Monday, August 20, 2012

What You Find On the Mountain

            Light shone on the top of the nearly perfect cone but had not yet reached the patchwork of milpas, or family crop lands below. The dark green of a cloud forest extended down the steep sides of the volcano into shadow, giving the mountain the illusion of ancient, undisturbed wilderness. 
Bernardo, the guide for the volcano who I had seen before but not yet met, was waiting in the lobby of the posada in the half light of dawn and looked a little surprised that I showed up so early. The chill of the morning had not fully penetrated the massive, volcanic stone from which the hotel was crafted. A faint smell of fried fish mingled with ammonia from the kitchen and on the floor.
            Esperese. Ahorita vengo,” he said quietly and to me, a little mysteriously. “Wait. I’ll be right back.”
            As he walked out, I looked questioningly at no one, but the night watchman seemed to read my mind. “Se fue para alquilar una pistola.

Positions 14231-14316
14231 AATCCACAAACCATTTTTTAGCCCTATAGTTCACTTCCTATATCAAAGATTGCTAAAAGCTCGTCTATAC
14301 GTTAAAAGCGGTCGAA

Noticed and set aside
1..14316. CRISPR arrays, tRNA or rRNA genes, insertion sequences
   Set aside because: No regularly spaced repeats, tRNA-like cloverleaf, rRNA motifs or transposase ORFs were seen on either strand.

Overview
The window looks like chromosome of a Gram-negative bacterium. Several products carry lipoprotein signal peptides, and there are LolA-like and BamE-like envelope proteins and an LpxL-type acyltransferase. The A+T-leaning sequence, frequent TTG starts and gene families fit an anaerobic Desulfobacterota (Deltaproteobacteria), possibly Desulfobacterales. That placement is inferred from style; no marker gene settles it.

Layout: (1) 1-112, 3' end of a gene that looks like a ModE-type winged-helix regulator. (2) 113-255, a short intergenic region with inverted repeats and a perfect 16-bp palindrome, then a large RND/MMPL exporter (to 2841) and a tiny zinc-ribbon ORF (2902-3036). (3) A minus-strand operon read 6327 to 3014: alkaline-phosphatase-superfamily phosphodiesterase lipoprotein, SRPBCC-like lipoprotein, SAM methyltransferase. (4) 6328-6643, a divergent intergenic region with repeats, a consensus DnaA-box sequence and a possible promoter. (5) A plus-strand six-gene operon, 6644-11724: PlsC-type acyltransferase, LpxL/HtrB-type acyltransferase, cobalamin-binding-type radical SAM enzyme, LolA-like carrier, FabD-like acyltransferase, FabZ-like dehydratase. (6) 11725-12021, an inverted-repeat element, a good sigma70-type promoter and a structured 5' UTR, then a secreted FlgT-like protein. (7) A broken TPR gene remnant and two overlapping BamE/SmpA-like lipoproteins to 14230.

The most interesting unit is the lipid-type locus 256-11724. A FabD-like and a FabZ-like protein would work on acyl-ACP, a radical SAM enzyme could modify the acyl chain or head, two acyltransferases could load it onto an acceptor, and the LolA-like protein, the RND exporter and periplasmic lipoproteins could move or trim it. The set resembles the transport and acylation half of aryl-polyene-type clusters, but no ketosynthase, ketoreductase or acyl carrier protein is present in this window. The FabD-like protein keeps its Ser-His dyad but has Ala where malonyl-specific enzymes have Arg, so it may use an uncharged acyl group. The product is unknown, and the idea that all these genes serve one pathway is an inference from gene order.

He went for a gun? I thought to myself.
            “It’s for protection,” the guard explained.
            I stopped for a minute to wonder about this: a long climb up a large mountain, unpredictable weather, the wrong equipment, and now armed protection. As an aging gringo in mediocre condition I had to think twice; I barely slept for all my doubts the night before. I left a warm bed, my sleeping wife, two children. But other dreams lingered there out of sight, in the background. There was a mountain. Something told me it was this mountain. Coming to Santiago del Atitlan had felt like coming home, like some other places, other mountains had felt like coming home, but this place had something else, promised something else. There was no doubt that I would go to the mountain if I had the chance. I was here to get something that I had given up, or so the instincts said. Like other mountains this one asked me to get outside the inertia and grind of daily life and to step onto something other, something solid, something requiring immense focus and exertion, something that offered a tangible beyond walls of limitation and exhaustion. This mountain felt like a pilgrimage and something more that I could not put my finger on.